2. Initial Investment and Costs
Justifying the initial outlay of investment for digital transformation can be a stumbling block for many businesses. Creating business plans with clear returns on investment can be difficult when the future is so uncertain, and companies are reluctant to plan too far ahead. This may be overcome by demonstrating that the opportunity cost is much higher than the cost of modernizing and that companies must regenerate to compete with the inevitable disruptive technology changes ahead.
3. Lack of Standards and Best Practices
Currently, no organization has published a recognized and agreed-upon set of standards and practices for digital transformation that can be used as a blueprint for businesses wanting to make the leap. To make informed decisions, industries must clarify standards for dealing with fully digitized and automated systems. A lack of standards leaves businesses with ambiguous choices and they must then rely on the varied opinions of experts. Agreed-upon standards of industry best practice will also lead to reduced costs, as clarity on requirements will replace budget overruns.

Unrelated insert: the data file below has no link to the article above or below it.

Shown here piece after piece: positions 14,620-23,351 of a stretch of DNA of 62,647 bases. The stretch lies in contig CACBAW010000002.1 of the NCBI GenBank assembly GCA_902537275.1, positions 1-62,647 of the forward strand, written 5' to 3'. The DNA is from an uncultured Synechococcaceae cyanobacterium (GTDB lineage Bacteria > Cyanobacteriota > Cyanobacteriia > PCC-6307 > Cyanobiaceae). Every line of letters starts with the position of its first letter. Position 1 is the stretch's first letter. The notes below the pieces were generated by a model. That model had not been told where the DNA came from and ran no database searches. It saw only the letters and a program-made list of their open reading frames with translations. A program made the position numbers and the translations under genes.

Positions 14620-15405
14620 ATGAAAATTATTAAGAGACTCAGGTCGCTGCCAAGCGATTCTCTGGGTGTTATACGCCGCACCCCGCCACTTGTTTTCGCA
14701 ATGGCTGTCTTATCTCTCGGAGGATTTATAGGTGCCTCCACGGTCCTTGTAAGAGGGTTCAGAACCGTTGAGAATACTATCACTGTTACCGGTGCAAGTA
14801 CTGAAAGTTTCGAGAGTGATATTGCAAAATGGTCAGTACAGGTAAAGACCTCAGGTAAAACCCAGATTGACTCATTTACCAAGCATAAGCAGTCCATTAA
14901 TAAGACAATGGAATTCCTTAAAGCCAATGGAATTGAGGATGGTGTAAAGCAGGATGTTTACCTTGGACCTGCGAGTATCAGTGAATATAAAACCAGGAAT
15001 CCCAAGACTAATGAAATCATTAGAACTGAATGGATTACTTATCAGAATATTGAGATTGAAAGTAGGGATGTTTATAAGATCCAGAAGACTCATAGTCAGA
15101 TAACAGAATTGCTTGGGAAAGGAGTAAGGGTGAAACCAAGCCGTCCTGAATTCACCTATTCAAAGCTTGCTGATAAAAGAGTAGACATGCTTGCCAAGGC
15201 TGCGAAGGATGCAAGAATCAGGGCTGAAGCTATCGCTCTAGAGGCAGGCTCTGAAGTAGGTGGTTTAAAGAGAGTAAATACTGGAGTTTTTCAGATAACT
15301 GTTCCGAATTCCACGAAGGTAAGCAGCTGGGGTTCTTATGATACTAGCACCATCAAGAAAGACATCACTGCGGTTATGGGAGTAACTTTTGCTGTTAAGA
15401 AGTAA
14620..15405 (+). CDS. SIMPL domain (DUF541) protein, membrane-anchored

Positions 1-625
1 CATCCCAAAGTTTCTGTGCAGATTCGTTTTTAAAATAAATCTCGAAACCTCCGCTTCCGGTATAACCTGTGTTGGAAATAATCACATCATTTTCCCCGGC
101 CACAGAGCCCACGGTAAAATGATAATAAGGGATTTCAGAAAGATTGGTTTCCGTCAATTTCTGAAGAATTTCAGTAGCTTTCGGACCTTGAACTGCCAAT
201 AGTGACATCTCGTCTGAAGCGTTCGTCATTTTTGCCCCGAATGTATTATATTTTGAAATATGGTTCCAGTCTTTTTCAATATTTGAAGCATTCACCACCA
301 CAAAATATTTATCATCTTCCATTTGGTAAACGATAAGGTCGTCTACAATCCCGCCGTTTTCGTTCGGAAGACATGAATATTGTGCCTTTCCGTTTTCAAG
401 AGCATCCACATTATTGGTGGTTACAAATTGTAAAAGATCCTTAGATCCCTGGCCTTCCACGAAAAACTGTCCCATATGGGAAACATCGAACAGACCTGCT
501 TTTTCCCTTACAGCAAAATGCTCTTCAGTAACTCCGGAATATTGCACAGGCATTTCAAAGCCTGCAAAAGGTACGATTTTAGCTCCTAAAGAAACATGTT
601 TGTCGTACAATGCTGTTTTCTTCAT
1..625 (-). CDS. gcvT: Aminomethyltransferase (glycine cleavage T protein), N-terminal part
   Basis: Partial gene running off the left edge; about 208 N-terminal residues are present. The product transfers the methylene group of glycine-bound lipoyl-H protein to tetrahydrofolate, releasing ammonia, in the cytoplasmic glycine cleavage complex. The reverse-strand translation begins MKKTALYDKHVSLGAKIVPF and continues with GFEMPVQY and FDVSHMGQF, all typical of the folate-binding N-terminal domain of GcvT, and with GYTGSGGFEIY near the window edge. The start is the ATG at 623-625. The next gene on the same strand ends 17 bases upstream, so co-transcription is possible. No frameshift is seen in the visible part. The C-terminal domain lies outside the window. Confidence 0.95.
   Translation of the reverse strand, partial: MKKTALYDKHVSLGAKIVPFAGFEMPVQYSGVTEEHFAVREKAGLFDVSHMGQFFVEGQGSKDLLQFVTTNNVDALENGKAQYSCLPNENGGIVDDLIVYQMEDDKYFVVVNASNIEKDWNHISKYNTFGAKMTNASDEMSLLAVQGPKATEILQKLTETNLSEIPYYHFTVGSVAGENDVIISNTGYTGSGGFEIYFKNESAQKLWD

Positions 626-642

Regulated industries must also adapt to the digitally transformed world. Regulators in life sciences, finance, and the automotive industry are struggling to keep up with the pace of technological change in the industries they are regulating. No longer can processes and designs be frozen when launched, and companies asked to justify each change or improvement. When autonomous systems use machine learning to constantly improve, the ways of the past no longer fit.
The digitization of many modern industries is progressing at a dizzying pace. The manufacturing industry is uniquely placed to capitalize on the convergence of automation, machine learning, big data, and integrated systems. This will lead to a reduction in lead times for customers and an overall reduction in waste and impact on the environment. Leaders within manufacturing must consider their vision for the future when choosing their next steps on this journey.